Divorce settlements could be changed forever today if a panel of three judges decides the former wife of footballer Ray Parlour has a bigger claim to his future earnings than acceptable under current interpretations of the law.
The Times says the decision focuses on whether “the post-divorce income of a high-earning spouse should be split 50-50 in the same way as other matrimonial assets to reflect the vital input of the other partner to the marriage.”
The former Mrs Parlour has previously been awarded annual maintenance of £250,000 – up from the £120,000 originally offered by Mr Parlour’s legal team. However, even this tidy sum is well short of the £440,000 demanded as a fair share of Mr Parlour’s estimated £1.2m annual income because of the “support” given during the marriage, enabling success on the football pitch.
Mr Parlour’s legal team argues this support had nothing to do with his “labour” on the field and “submission” to the regime of Arsenal boss Arsene Wenger.
INTERNATIONAL ACCOUNTING standards are under threat following the European Commission’s decision to side with big banks on the question of how derivatives should be counted on the books, says the FT.
The decision puts international accounting standard 39 in jeopardy, and threatens to undermine the bridge being built between US and European accounting standards.
Apparently, Brussels will now only endorse parts of IAS 39, while putting aside controversial parts to be sorted out within the next 18 months, far quicker than the previous compromise put forward by the International Accounting Standards Board.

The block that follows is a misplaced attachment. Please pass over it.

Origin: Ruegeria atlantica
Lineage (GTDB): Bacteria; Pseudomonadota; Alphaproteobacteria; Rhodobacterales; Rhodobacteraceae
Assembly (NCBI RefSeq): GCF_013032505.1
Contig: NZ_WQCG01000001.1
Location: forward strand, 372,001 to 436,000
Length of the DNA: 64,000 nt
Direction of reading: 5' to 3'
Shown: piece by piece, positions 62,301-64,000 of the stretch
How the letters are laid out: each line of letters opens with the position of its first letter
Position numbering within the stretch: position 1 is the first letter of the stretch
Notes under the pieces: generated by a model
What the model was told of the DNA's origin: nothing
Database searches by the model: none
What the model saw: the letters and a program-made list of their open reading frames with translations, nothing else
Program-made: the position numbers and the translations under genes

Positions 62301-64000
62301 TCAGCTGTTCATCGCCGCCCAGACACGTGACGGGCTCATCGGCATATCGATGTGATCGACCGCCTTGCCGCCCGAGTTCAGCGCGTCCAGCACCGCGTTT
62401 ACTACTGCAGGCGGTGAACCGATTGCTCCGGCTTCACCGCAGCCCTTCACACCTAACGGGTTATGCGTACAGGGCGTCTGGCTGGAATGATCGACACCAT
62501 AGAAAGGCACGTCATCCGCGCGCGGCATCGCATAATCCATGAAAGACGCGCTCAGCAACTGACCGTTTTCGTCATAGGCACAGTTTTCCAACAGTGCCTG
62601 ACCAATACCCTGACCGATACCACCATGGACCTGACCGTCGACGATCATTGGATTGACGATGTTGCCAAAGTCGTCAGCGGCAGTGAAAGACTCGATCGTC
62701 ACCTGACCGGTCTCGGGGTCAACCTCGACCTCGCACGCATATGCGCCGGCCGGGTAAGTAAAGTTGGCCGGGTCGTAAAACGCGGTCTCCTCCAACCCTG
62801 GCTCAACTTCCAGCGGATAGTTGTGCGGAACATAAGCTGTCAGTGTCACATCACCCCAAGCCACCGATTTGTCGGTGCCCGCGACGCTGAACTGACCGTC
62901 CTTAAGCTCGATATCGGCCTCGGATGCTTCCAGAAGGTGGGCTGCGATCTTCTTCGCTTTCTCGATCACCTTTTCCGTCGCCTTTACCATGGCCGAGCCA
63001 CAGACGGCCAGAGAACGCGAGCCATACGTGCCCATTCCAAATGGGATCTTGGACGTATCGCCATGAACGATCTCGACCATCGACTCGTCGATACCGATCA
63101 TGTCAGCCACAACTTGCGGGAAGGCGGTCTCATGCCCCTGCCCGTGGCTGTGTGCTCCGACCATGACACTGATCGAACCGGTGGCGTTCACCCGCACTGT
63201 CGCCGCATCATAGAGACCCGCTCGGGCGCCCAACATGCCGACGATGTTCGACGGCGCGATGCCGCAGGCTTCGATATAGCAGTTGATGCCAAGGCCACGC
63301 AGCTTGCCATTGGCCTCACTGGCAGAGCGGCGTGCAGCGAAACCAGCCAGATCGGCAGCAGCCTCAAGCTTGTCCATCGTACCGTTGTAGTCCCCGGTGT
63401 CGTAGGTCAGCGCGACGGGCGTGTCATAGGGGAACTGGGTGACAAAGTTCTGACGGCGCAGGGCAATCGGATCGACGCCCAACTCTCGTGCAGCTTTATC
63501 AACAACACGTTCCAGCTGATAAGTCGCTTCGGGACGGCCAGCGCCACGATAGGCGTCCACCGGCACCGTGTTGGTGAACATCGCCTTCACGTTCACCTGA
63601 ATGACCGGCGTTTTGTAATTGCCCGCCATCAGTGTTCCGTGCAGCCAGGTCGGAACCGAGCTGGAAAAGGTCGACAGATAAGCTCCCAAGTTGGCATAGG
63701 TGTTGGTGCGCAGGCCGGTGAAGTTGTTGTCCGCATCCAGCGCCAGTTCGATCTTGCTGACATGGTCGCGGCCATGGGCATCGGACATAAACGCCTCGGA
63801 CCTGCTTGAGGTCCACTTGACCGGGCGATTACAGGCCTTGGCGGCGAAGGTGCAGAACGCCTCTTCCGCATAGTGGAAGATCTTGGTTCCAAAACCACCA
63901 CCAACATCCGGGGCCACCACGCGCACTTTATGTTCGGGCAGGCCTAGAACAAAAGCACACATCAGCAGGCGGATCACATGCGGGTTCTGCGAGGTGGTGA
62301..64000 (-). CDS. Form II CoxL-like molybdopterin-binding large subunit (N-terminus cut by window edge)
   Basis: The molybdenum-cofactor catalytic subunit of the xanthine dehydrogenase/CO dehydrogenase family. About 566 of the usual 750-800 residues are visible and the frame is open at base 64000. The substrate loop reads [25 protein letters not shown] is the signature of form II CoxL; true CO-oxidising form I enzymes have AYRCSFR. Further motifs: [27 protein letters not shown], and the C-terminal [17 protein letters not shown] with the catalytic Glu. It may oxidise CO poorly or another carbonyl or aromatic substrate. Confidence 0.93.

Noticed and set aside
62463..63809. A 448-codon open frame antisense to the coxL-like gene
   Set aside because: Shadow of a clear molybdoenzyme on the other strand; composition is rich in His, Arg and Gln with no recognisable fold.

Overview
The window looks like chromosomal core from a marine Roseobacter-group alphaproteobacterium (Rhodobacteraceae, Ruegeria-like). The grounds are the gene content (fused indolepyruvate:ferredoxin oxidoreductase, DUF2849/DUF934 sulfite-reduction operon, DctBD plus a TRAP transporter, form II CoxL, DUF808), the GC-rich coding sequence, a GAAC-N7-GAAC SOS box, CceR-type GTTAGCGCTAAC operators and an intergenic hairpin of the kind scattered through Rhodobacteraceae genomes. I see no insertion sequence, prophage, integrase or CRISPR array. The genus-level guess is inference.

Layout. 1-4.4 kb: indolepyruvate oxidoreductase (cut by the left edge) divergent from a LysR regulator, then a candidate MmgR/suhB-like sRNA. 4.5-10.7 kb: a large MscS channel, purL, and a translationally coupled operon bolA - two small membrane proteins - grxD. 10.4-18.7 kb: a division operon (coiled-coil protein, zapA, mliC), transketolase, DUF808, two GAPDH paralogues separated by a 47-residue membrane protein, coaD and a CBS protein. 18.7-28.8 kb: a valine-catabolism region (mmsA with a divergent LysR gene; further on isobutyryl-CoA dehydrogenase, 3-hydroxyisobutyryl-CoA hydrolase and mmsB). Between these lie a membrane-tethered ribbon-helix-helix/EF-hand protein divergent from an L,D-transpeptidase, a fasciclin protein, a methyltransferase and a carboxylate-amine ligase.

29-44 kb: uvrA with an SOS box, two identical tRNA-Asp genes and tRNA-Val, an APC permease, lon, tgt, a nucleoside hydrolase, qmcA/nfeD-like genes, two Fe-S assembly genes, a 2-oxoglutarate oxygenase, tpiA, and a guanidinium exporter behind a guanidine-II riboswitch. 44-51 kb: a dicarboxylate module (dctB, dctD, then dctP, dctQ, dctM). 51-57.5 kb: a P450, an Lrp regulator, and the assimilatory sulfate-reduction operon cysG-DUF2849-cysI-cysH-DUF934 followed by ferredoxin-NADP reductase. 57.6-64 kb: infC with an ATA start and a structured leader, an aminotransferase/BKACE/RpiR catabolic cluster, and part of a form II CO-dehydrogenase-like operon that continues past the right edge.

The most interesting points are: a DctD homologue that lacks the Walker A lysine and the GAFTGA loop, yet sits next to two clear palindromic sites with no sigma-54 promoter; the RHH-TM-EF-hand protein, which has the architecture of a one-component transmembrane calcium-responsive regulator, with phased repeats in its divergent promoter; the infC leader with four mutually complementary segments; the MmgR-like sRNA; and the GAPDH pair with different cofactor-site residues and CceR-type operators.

The standoff threatens to disrupt plans being put in place for Europe’s 7,000 or so listed companies adopting IASB rules.
CHESNARA, THE life fund operator spun out of Countrywide Assured two years ago is handing over administration of its closed fund to Marlborough Stirling, along with 180 jobs, reports The Daily Telegraph
Details of the deal are being kept secret as negotiations are ongoing and due diligence is yet to be completed, the paper adds.
Chesnara is still keen to acquire other closed life funds, however, which would see further administration duties also offloaded to MS or another third party.
Swiss Life, Britannic and Old Mutual are other keen competitors in the market for closed funds, the Telegraph says.
ABBEY’S STATEMENTS yesterday about discussions with the FSA relating to managing its with profits fund continues to drive speculation about the future of the business, says The Scotsman.
”We have said that we have no current plans to sell the closed books of with-profits funds, nor are we in discussion with anyone about a sale,” Abbey said yesterday, but that has not stopped the rumours about the company selling off its life and pensions arm, the paper says.IFAonline
What made financial headlines over the weekend?
To promote 'long-term investment'
Switching 'hard and expensive'
Smaller funds still packing a punch